Other pages in the front matter that you may find in some books are: List of Figures and List of Tables. But, for the majority of authors self-publishing children’s books they aren’t needed.

I just want to note here that most of the front matter isn’t necessary until after the story is written. And, if you have a picture book, it won’t be needed until after the illustrations are done.

You’ll need it when you’re ready to get your book formatted to upload your book to sites like IngramSpark and Amazon KDP or when you’re ready to hand it over to a service to upload it for you.

That’s about it for the front matter of your book. The story itself is considered the ‘body of the book.’ I have an article on the 'back matter' of your book. I'll post it here next month.

Hope this is helpful in your self-publishing journey.


This book was originally published at:


Karen Cioffi is an award-winning children's author and a working children’s ghostwriter as well as the founder and editor-in-chief of Writers on the Move. You can find out more about writing for children and her services at: Karen Cioffi Writing for Children. Check out the DIY Page!

And, check out Karen's new picture book: The Case of the Plastic Rings – The Adventures of Planetman


Being a Writer – Learn the Craft of Writing 

Social Media & Powerful Headlines

Diversity in Writing - Is Research Enough?


Terry Whalin said...


Thank you for this important information about front matter in books. I often see mistakes so it is great to have such a comprehensive list to use. You include acknowledgements. I know many people include it in the beginning. These days I often see books with acknowledgements in the final pages. In the back, tt seems less distracting to the reader so makes sense to me.

author of 10 Publishing Myths, Insights Every Author Needs to Succeed

Carolyn Howard-Johnson said...

Karen. I truly devoured this. I suggest that though we sometimes need the term “Table of Contents” to let folk know exactly what kind of contents the writer means, in the book itself the word “.Table” becomes redundant. Fine publishers tend to use just “Contents. “. There are lots of similar refinements like this one for front and back matter in The Frugal Editor ( I am saving this article to refer to before I ever click on a”publish” icon! 😊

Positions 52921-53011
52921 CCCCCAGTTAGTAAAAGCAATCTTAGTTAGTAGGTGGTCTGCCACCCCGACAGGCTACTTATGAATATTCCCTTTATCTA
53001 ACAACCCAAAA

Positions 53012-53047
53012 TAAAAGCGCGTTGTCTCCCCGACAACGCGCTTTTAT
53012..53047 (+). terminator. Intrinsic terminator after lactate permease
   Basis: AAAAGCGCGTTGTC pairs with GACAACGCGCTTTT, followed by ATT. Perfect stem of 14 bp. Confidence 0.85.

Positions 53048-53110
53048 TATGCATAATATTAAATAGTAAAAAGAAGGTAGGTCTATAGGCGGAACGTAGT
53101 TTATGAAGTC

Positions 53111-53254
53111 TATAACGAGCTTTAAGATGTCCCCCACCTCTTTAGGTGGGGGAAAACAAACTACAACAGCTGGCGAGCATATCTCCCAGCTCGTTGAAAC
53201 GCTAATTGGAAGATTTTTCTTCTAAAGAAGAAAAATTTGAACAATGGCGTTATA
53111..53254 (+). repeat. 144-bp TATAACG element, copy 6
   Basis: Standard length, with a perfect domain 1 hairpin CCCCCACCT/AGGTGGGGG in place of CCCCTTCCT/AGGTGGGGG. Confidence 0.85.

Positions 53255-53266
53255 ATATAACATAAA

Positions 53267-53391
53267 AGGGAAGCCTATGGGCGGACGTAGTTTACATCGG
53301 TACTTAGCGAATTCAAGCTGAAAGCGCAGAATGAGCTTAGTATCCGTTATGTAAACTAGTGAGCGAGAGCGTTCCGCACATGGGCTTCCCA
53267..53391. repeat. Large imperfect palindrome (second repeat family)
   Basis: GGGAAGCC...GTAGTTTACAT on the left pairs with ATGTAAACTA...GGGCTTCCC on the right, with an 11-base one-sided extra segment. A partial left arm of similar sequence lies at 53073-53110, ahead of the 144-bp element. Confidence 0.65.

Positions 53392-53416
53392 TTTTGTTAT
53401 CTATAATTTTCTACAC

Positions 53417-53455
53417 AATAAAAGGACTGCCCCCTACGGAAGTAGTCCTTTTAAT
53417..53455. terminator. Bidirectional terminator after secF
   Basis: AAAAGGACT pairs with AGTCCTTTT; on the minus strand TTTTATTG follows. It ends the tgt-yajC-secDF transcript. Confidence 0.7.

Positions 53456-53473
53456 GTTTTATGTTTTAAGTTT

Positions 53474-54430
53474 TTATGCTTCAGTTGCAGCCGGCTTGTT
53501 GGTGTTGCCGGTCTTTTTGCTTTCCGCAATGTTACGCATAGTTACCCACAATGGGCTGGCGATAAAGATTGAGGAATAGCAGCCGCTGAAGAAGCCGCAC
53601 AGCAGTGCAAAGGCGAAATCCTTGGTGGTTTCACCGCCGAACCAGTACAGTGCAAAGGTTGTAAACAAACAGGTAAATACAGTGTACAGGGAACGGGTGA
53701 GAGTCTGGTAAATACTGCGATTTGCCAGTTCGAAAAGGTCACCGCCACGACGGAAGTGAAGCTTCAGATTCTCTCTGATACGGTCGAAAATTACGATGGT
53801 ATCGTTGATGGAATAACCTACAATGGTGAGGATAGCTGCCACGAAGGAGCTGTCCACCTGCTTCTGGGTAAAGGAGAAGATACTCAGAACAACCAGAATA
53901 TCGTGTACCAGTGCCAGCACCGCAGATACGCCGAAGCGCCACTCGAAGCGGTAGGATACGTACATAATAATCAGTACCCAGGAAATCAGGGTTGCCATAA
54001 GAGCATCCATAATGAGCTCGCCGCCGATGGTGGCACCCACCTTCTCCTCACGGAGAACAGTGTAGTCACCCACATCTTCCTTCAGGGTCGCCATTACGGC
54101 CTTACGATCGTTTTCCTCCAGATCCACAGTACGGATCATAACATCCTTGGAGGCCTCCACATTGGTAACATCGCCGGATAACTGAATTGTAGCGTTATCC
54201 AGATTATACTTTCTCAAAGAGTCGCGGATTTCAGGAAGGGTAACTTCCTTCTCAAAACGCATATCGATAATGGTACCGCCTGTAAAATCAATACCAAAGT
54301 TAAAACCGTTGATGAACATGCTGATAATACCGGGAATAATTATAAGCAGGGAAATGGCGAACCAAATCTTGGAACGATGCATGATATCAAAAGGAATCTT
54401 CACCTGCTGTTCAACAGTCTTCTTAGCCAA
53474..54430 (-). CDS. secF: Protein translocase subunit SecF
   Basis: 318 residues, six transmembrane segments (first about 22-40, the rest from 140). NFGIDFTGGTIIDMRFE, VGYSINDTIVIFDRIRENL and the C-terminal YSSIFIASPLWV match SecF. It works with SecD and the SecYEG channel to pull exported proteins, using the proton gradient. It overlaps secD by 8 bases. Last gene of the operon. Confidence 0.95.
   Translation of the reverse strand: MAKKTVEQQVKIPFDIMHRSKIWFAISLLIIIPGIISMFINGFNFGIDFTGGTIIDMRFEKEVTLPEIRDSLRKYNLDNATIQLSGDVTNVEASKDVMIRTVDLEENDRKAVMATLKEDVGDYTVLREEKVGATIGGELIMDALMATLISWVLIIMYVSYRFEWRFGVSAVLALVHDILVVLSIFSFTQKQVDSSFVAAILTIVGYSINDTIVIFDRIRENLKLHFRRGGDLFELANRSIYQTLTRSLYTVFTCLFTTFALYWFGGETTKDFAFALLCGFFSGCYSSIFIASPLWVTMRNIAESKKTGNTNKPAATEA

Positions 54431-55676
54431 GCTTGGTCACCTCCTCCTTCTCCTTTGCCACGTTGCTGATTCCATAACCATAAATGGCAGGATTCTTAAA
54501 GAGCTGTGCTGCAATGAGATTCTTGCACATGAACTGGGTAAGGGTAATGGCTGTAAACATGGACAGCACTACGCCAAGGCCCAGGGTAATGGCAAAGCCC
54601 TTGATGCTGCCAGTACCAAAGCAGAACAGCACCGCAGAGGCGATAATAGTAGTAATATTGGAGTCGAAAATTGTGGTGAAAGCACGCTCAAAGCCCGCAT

Linda Wilson said...

You're post on breaking down the front matter of a book is very helpful. I learned a lot and will refer to your article when planning future projects. Thank you for the info, Karen!

deborah lyn said...

Thank you Karen! This article is wonderfully concise and helpful. Quite timely for me as I wrap-up and format my manuscript. I'm saving this post as my in-process and final check list.

Karen Cioffi said...

Terry, I like the idea of having the acknowledgements in the back of the book. I agree it would be less distracting in the back. I've also seen acknowledgements on the dedication page.

Carolyn, Linda, and Deborah, I'm so glad you found the article helpful and will be using it as a reminder when you're getting into the front matter of your book/s.

Carolyn Howard-Johnson said...

I like the author's bio on the very back page--even though that is on the left. That makes it easily accessible to browsers of the paper edition. I have seen it--rarely--in the the front matter. I wish I could remember the publisher who did that. I kind of liked it there, too.

Jemima Pett said...

One of the other reasons to move some of the traditional front matter to the back, for ebooks, is the 'Look inside' and excerpts offered by online retailers. It defeats the purpose if the excerpt consists almost entirely of front matter, and will likely turn your would-be purchaser off.

Karen Cioffi said...

Jemima, What great advice! I hadn't thought about the 'Look Inside' for ebooks. Thank you for sharing this. If I may, I'd like to include this in the article, giving you credit of course.

Carolyn Howard-Johnson said...

Yes, Jemima, and a lot of the frontmatter copy that people advise we not use at all can be moved to back matter, not discarded if we don’t want to! ❤️

What Is More Valuable Than Fame

By Terry Whalin (@terrywhalin) Many writers believe writing a book will make them famous. They believe getting their book into the market wi...